We are experiencing, simultaneously, a false hyper-politicisation of the electorate, reflecting tribal or group-interest alignments; and a real and historic de-politicisation, as a secular trend, with respect to the fundamental and philosophical grounding of modern politics.

The move to the modern age of politics, with the rise of constitutional forms of government that opened the way to liberal democracy via rights and by circumscribing or indeed removing the medieval power of kings – all this turned people (eventually, voters) into true “political animals”, i.e. thinking, ideological ones.  All of this has now gone in reverse.

We should not be surprised. For many years now political scientists have posited a neomedieval turn in geopolitics. This is where the international system of sovereign states that have a monopoly on violence within their own borders (and that control their borders in the first place), is eroding and regressing increasingly towards conditions of the pre-modern era, with ungoverned spaces, limited sovereignty and non-state entities operating quasi-independently.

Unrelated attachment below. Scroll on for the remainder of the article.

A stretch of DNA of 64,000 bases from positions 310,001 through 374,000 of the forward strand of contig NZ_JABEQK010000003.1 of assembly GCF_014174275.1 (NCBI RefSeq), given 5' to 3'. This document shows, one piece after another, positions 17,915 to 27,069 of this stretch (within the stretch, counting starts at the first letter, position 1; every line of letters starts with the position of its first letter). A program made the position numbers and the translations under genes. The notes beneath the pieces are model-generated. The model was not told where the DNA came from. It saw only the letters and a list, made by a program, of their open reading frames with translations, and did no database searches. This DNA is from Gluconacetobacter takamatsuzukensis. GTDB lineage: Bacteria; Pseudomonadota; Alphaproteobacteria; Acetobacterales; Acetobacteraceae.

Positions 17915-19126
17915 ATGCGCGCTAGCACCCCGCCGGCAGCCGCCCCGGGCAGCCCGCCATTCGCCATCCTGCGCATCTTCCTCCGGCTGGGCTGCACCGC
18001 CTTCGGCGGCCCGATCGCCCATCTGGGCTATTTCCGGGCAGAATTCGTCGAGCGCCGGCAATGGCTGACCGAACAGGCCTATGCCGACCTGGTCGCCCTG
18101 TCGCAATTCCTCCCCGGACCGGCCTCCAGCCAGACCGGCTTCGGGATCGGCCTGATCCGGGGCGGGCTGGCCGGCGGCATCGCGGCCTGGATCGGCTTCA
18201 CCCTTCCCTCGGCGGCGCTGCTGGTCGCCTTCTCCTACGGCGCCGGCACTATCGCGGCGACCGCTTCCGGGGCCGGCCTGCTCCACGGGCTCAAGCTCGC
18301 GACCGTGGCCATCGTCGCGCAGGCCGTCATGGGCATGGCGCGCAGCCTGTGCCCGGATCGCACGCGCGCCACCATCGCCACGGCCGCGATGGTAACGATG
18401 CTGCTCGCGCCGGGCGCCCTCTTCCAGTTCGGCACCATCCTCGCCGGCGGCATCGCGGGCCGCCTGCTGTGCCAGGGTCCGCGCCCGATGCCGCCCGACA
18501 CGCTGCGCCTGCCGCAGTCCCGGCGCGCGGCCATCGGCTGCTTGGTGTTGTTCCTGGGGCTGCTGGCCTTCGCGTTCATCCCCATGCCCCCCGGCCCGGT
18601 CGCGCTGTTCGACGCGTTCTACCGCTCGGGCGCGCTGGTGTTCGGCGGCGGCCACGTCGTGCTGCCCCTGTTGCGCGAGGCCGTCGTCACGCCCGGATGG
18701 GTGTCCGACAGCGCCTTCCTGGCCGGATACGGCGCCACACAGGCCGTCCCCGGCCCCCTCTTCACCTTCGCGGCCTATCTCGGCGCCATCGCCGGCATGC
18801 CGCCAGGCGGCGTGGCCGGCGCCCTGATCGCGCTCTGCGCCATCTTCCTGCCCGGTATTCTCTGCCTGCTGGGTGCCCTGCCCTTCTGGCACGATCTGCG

Hedley Bull first theorised this as far back as 1977. Last year, a RAND paper considered the future of the US-China rivalry in the neomedieval era, which it defined as “a historical period, beginning around 2000, characterized by weakening states, fragmenting societies, imbalanced economies, pervasive threats, and the informalization of warfare.” So, according to RAND, this is not theoretical: we are living in it now.

You can also look at our times from a socio-economic, rather than geopolitical, perspective, and recognise a move towards (or, again, a present state of) what some call, neofeudalism. It is supposed to describe the condition of the contemporary city worker seen as engaged in the techno-capitalist “rat race,” a modern serf to some global corporation, working to pay his bills, his rights and liberties increasingly squeezed by the surveillance State and the tyranny of bureaucracy and regulations.